According to him, the suspects were ordered to buy and search the bullets in the area of Jayapura City. He said their network is around of the capital of Papua Province. The Police has questioned three witnesses in this case, but they are planning to further question three other witnesses to complete the file of suspects.
“They are the undercover networks. The Crime investigator of Papua Police has submitted the Acknowledgement Letter of Investigation to the Papua State Prosecutor Office,” he said.
Earlier, the Papua Police Chief, the Inspector General Yotje Mende said the three suspects were sued in accordance of Emergency Law No.12 Article 1/1951 about the ownership of illegal firearms and bullets. They would be sentenced for life imprisonment at maximum. (Arjuna Pademme/rom)


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4) On the beach in Jayapura



Jayapura, a city of just over 270,000, is one of the nation’s most eastern cities — and home to a beautiful beach.
Base G Beach, located 10 kilometers from the city’s center, is passable by motorcycles and private cars through a road that winds its way along Jl. Angkasa to the west.

When you are in Jayapura, you must not miss a visit to Base G Beach, where one can find white sands, rows of huts, lodgings, palm trees and simple seasonal kiosks.

In addition, Base G Beach is famous for its clear blue waters, unblemished by rubbish. One can look down into the sea and spot fish and coral. The sky also looks clean and friendly. The beach is ideal for those who love to swim or bask in the sun.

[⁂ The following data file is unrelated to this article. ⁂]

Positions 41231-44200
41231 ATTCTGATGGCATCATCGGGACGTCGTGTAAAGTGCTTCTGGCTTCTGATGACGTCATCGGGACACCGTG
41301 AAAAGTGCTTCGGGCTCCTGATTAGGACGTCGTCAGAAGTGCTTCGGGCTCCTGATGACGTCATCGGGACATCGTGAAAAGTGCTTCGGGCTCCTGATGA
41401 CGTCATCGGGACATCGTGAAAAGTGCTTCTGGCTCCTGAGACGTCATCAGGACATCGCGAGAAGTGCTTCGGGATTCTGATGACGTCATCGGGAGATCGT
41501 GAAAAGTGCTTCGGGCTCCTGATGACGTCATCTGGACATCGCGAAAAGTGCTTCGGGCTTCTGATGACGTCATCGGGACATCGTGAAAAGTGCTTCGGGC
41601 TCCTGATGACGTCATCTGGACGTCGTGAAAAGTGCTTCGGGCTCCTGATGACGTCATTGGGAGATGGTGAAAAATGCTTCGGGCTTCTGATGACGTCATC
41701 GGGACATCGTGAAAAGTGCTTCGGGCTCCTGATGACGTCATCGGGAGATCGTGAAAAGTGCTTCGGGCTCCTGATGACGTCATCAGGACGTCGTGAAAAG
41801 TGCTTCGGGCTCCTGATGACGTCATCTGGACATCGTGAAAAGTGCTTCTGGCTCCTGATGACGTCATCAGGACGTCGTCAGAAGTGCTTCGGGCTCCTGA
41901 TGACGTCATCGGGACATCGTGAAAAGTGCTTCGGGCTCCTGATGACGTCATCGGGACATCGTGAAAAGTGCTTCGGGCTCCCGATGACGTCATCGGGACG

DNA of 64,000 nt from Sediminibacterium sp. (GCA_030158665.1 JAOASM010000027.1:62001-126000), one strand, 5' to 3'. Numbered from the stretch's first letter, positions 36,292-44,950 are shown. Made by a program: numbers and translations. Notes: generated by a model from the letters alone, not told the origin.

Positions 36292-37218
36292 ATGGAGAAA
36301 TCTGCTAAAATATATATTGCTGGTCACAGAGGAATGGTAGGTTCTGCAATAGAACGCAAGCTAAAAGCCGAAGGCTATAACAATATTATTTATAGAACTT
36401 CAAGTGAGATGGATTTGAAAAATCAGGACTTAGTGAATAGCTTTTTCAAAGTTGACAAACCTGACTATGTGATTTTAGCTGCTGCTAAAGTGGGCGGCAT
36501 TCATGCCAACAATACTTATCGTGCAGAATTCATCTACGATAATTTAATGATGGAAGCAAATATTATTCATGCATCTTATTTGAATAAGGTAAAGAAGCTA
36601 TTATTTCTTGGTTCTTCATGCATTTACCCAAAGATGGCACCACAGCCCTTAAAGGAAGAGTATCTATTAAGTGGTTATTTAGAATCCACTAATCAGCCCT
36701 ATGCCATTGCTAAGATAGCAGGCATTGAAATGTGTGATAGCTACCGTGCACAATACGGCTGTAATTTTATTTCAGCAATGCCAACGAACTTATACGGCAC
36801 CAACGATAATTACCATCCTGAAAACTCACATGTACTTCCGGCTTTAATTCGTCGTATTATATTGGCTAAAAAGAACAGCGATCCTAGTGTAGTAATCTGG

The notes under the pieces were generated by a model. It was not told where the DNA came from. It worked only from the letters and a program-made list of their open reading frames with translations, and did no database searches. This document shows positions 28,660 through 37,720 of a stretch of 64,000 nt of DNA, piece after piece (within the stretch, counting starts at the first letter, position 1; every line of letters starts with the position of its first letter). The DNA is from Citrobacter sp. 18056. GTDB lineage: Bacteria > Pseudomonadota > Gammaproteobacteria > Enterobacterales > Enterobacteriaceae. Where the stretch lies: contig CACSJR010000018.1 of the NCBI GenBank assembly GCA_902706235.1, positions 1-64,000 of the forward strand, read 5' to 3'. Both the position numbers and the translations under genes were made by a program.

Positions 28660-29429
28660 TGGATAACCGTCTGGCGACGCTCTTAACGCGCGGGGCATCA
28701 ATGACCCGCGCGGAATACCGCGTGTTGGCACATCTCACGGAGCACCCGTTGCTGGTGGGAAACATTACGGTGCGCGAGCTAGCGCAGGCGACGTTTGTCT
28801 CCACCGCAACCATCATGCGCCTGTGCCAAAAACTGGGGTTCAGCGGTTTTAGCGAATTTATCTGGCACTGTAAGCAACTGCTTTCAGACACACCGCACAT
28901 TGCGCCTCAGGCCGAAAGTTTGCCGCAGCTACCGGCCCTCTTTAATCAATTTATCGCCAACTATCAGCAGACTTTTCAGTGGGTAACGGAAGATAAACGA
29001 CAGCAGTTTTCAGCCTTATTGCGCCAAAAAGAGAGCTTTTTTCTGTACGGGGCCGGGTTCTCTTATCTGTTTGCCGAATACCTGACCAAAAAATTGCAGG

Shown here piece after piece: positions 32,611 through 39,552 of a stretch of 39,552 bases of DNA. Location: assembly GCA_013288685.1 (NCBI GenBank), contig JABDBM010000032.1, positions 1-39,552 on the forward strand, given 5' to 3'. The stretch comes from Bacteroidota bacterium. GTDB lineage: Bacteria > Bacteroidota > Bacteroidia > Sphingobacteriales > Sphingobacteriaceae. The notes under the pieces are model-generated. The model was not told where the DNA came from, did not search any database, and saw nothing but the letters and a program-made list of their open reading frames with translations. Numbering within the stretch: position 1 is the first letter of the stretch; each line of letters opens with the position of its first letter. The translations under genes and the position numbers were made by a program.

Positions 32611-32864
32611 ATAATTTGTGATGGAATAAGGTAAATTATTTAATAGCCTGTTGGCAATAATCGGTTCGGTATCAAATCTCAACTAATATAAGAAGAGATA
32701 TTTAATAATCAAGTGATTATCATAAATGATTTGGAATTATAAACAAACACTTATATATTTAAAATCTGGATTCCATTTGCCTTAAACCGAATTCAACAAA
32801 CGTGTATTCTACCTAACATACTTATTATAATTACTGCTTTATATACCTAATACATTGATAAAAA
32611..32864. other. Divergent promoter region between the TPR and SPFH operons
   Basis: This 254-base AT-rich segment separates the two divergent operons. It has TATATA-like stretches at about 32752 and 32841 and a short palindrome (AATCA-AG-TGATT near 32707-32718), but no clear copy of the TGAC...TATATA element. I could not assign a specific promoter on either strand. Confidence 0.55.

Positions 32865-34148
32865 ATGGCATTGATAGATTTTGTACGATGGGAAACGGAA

Pricey: The beach remains popular, although residents complain of multiple admission and parking fees.


No one knows exactly what the “G” stands for. Some think it was a code name given by Allied officers during the Second World War. Relics of the Allied forces, such as tanks and cannon, can be found on the border between Indonesia and Papua New Guinea.

“It takes around 30 minutes to the south to reach the border of Indonesia and Papua New Guinea, where one can see relics. You must report to the [Indonesian Navy sailors] who guard the border,” said Wellem Mabirsa, 42, a sailor who owns a location for visitors to shelter.

During the day, visitors can enjoy white sands, blue seas, waves and coral that make people linger while chatting with their family and friends. From a distance, one can look at the curve of the mountains in Papua New Guinea.

Children and adults can be seen swimming as far as 200 meters from the edge of the beach. Some dive for shells and to look at corals. Others walk along the sand.